Monday 11 March 2013

Spotted Dick Recipe

Despite, or maybe because of its name, this is a true British culinary classic. Versions have been made since the 18th century that we know of.

Basically it's a steamed pudding of currants and mixed peel in a suet pudding base. Once the star of many a school dinner it remains a firm favourite today.

The recipe given here is for one of the classic versions of the pudding.

Spotted Dick

Serves: 4–6
spotted dick steamed pudding served with custard in a white bowl


100g (3 1/2 oz) self-raising flour
pinch of salt
50g (2 oz) vegetable suet
50g (2 oz) caster sugar
50g (2 oz) currants
50g (2 oz) mixed peel
1 medium egg, beaten
6 tbsp (about) milk


Combine the flour, salt, suet, caster sugar, currants and mixed peel in a bowl and mix together with a fork. Add the egg and just enough milk to yield a batter with a smooth dropping consistency.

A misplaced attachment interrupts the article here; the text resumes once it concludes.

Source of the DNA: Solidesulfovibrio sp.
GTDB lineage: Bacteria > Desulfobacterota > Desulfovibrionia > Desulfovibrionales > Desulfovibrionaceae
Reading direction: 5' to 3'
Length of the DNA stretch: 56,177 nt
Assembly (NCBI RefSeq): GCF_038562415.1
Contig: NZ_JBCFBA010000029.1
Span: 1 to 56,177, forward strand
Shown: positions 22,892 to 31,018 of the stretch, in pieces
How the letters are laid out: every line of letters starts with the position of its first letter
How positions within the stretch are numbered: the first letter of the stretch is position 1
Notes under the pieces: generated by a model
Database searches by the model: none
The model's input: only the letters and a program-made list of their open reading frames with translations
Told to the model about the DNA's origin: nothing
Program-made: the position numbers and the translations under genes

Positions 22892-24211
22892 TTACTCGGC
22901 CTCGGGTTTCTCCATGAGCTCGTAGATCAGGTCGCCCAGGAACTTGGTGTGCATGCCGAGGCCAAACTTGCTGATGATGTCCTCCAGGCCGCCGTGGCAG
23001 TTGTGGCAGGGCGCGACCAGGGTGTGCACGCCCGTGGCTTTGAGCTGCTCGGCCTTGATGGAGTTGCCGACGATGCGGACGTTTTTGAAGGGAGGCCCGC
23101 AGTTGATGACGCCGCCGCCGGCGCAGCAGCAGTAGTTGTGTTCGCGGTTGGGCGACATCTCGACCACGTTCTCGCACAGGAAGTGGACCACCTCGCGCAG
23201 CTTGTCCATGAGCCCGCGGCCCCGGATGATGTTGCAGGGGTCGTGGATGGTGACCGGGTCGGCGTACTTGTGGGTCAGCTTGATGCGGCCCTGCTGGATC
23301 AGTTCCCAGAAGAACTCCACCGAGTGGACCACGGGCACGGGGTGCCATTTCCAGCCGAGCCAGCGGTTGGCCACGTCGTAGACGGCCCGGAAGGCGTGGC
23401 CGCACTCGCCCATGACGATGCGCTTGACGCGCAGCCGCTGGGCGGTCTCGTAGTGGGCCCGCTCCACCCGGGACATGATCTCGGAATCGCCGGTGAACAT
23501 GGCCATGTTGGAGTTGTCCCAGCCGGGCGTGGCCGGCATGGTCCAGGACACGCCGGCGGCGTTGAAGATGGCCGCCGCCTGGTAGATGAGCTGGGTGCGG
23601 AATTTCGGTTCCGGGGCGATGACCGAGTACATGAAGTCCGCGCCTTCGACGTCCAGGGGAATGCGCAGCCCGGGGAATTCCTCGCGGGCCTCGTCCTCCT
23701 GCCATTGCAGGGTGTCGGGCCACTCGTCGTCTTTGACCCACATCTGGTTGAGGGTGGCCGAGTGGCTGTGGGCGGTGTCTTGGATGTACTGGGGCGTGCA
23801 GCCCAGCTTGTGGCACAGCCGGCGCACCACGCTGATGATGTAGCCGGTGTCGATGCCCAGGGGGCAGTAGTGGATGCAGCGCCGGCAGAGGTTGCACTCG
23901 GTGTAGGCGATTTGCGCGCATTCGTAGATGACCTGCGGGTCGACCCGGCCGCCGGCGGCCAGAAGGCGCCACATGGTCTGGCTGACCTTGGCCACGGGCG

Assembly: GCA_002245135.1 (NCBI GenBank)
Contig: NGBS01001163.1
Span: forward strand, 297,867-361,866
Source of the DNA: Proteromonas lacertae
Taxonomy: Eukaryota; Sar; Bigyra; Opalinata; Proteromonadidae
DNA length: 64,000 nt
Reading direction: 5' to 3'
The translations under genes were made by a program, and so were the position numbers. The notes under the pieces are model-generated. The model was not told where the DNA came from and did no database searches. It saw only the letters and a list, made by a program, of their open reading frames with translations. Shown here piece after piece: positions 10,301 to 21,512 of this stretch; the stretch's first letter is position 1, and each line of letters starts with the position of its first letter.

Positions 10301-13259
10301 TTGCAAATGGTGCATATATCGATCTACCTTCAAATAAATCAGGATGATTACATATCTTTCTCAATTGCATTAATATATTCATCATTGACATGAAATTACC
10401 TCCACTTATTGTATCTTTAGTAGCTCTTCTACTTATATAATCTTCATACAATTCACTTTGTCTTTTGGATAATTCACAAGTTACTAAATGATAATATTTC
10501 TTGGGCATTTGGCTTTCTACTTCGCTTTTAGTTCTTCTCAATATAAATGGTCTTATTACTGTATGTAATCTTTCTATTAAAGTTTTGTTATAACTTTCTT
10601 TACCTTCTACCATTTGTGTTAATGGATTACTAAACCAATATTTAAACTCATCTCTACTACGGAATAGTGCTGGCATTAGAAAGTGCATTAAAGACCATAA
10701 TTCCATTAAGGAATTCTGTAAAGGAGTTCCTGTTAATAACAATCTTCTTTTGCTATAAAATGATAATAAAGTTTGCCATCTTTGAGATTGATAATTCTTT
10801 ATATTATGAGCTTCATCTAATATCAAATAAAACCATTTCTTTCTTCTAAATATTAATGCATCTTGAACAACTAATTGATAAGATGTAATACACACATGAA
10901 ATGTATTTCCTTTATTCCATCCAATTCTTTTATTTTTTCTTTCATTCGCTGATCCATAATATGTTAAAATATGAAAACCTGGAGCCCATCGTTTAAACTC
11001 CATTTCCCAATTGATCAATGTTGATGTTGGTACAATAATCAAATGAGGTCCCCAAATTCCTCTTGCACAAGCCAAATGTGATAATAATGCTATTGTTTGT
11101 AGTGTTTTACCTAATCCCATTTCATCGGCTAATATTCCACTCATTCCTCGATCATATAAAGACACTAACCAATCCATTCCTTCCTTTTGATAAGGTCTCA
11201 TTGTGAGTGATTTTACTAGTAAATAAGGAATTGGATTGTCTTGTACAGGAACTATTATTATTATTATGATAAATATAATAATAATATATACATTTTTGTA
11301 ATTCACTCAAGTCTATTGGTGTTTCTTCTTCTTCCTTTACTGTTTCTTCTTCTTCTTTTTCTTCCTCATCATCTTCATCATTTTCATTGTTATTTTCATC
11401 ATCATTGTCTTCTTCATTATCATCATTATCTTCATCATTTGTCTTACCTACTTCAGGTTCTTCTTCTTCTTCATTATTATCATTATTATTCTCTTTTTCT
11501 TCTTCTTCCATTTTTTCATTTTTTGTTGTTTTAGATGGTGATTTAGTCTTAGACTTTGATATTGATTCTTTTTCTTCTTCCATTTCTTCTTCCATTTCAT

Turn the batter into a greased 600ml (2 1/2 cups) pudding basin. Cover the top and rim with a sheet of buttered and pleated greaseproof (waxed) paper then cover everything with a double layer of kitchen foil. Seal around the edges and tie securely with string.

Sit on a trivet or upturned plate in a large saucepan. Pour in boiling water to come half way up the sides of the pudding basin. Bring to a boil, cover with a lid and steam for 60 minutes (top-up the water as needed).

When done, remove the coverings and invert the pudding onto a serving dish. Serve hot, sliced into wedges and accompanied by custard.

For more classic steamed puddings, visit the Celtnet Recipes steamed puddings and food recipe pages.

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